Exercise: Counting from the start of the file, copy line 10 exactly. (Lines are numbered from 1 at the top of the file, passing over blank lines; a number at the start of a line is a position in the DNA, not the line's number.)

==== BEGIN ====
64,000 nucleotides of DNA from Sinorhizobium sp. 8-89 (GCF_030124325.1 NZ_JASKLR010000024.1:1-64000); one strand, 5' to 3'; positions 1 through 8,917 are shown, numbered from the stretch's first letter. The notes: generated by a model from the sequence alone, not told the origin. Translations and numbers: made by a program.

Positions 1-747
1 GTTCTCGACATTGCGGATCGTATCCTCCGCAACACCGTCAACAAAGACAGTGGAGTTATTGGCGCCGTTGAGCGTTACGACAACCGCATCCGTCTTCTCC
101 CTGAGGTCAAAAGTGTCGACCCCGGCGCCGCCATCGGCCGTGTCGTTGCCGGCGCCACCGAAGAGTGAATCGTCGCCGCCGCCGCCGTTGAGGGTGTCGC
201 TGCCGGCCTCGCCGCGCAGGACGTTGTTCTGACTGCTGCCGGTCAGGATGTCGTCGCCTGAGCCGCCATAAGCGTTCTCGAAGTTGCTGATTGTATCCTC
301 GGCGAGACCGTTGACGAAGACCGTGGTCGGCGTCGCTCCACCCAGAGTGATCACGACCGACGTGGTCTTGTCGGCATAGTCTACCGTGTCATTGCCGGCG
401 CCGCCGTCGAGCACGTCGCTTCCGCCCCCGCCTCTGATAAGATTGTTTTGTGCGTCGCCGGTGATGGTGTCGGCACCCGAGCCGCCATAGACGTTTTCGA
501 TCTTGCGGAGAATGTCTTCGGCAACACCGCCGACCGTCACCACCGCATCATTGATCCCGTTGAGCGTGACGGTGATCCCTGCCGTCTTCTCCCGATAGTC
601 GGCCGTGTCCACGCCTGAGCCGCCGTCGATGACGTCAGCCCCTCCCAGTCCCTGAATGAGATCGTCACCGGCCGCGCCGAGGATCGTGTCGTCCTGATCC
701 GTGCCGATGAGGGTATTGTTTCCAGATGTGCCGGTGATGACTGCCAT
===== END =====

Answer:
701 GTGCCGATGAGGGTATTGTTTCCAGATGTGCCGGTGATGACTGCCAT